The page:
As I type this, the Federal Reserve, Treasury, and FDIC are issuing a joint statement outlining their plans for dealing with Silicon Valley Bank (SIVB) . As you've probably already heard from six different sources, depositors will have access to all of their money as of Monday, and the taxpayer will bear no losses associated with the bank's collapse. That said, as new rules and regulations are implemented, I am confident the banks will pass on those costs to the customer.
Due to its similar systemic risk exception, the Federal Reserve, Treasury, and FDIC also announced the shutdown of Signature Bank (SBNY) . And identical to SIVB, SBNY depositors will be made whole, and no losses will be hoisted upon taxpayers.
Suffice it to say shareholders and unsecured debtholders in both banks will be hung out to dry. But frankly, that's how company failures are supposed to work.
I'm not a bank analyst, so I won't pretend to be one today. But I'm always amused by the number of folks that subscribe to capitalism on the way up and socialism on the way down when it turns out they're poorly positioned in the failing company.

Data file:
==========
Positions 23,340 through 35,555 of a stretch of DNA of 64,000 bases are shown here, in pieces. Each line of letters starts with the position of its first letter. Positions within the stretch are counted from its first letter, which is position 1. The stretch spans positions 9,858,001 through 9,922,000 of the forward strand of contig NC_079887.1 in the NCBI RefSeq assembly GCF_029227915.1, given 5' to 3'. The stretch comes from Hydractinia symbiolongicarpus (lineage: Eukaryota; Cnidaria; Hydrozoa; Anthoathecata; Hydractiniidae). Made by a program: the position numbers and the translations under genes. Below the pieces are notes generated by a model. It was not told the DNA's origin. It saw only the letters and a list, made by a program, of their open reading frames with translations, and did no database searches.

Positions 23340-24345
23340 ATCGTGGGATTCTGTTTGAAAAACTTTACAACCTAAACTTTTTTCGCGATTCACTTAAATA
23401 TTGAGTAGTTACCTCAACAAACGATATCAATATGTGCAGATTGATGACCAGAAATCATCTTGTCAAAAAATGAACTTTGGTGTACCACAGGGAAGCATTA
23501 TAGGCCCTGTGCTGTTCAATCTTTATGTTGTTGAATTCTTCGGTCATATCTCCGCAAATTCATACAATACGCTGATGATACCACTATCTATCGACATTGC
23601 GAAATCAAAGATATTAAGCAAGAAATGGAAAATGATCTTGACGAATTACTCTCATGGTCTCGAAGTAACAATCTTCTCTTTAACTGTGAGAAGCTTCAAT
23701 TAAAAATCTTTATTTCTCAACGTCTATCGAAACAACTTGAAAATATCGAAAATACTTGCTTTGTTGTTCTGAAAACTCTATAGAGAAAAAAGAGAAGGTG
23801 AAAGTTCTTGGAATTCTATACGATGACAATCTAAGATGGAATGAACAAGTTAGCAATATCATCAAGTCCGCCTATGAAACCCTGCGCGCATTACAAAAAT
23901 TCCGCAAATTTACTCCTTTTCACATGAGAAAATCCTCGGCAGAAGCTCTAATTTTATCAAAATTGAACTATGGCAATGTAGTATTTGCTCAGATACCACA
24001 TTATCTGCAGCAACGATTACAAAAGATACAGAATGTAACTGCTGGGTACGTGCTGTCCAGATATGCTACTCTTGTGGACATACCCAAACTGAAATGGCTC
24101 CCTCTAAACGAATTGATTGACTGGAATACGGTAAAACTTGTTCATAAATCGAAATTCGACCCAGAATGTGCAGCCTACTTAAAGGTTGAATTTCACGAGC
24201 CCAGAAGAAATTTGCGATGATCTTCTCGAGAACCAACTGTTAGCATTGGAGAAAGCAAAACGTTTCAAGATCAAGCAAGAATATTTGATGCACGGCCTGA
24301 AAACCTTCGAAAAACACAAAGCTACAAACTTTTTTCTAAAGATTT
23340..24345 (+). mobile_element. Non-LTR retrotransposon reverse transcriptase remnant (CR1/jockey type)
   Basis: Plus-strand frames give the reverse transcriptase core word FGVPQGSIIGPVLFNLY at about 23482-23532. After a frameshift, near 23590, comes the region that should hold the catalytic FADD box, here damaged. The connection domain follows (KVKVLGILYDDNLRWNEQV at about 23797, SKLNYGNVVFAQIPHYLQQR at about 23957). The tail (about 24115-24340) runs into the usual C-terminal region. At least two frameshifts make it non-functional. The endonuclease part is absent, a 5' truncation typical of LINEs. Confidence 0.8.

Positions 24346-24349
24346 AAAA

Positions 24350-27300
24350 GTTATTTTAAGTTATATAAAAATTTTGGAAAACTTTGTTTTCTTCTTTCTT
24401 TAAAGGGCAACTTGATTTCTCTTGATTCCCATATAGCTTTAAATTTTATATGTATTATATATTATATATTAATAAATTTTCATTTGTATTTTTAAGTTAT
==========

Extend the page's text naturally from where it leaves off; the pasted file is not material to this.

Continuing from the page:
Turning to the stock market, we all know that stocks were destroyed on Friday due to banking fears. The SPDR S&P 500 Trust (SPY) and Invesco QQQ Trust (QQQ) both closed beneath the 200-day simple moving average (SMA), and the iShares Russell 2000 Index ETF (IWM) closed well beneath that SMA on monster trade volume.
As soon as government officials announced the bank rescue plan, the overnight futures shot higher. And while the overnight strength may persist into Monday morning's open, I would be cautious before getting too aggressive on the long side.
While the Feds are bailing out depositors, I haven't seen anything that addresses the potential for continued bank runs as depositors fear for the safety of their money. Simply put, a strong opening could quickly fade if the day session volume-weighted average price fails to attract day timeframe buyers.